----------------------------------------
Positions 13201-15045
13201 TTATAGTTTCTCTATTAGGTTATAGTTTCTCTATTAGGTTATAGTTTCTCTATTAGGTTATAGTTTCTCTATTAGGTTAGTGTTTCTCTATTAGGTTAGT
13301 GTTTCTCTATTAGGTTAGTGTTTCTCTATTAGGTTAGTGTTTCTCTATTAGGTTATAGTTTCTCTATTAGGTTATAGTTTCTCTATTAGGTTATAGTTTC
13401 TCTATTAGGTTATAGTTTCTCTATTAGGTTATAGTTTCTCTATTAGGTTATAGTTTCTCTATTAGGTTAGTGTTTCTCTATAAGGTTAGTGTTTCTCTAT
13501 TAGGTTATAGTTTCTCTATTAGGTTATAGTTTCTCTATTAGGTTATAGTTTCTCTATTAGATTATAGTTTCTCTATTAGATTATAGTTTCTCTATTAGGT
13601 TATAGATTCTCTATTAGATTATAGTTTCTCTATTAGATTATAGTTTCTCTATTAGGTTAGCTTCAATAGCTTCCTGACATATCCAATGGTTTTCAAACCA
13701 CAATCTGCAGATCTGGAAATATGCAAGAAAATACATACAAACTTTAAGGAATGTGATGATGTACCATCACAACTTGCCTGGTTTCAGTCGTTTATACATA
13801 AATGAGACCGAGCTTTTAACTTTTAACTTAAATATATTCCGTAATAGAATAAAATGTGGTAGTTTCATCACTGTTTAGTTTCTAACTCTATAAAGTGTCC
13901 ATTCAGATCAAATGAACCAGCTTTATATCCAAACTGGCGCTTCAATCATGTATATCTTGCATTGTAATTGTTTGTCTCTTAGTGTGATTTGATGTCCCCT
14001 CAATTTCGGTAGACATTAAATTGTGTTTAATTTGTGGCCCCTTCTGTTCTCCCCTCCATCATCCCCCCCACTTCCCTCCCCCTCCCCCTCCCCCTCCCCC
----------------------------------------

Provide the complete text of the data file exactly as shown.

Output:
Positions 13201-15045
13201 TTATAGTTTCTCTATTAGGTTATAGTTTCTCTATTAGGTTATAGTTTCTCTATTAGGTTATAGTTTCTCTATTAGGTTAGTGTTTCTCTATTAGGTTAGT
13301 GTTTCTCTATTAGGTTAGTGTTTCTCTATTAGGTTAGTGTTTCTCTATTAGGTTATAGTTTCTCTATTAGGTTATAGTTTCTCTATTAGGTTATAGTTTC
13401 TCTATTAGGTTATAGTTTCTCTATTAGGTTATAGTTTCTCTATTAGGTTATAGTTTCTCTATTAGGTTAGTGTTTCTCTATAAGGTTAGTGTTTCTCTAT
13501 TAGGTTATAGTTTCTCTATTAGGTTATAGTTTCTCTATTAGGTTATAGTTTCTCTATTAGATTATAGTTTCTCTATTAGATTATAGTTTCTCTATTAGGT
13601 TATAGATTCTCTATTAGATTATAGTTTCTCTATTAGATTATAGTTTCTCTATTAGGTTAGCTTCAATAGCTTCCTGACATATCCAATGGTTTTCAAACCA
13701 CAATCTGCAGATCTGGAAATATGCAAGAAAATACATACAAACTTTAAGGAATGTGATGATGTACCATCACAACTTGCCTGGTTTCAGTCGTTTATACATA
13801 AATGAGACCGAGCTTTTAACTTTTAACTTAAATATATTCCGTAATAGAATAAAATGTGGTAGTTTCATCACTGTTTAGTTTCTAACTCTATAAAGTGTCC
13901 ATTCAGATCAAATGAACCAGCTTTATATCCAAACTGGCGCTTCAATCATGTATATCTTGCATTGTAATTGTTTGTCTCTTAGTGTGATTTGATGTCCCCT
14001 CAATTTCGGTAGACATTAAATTGTGTTTAATTTGTGGCCCCTTCTGTTCTCCCCTCCATCATCCCCCCCACTTCCCTCCCCCTCCCCCTCCCCCTCCCCC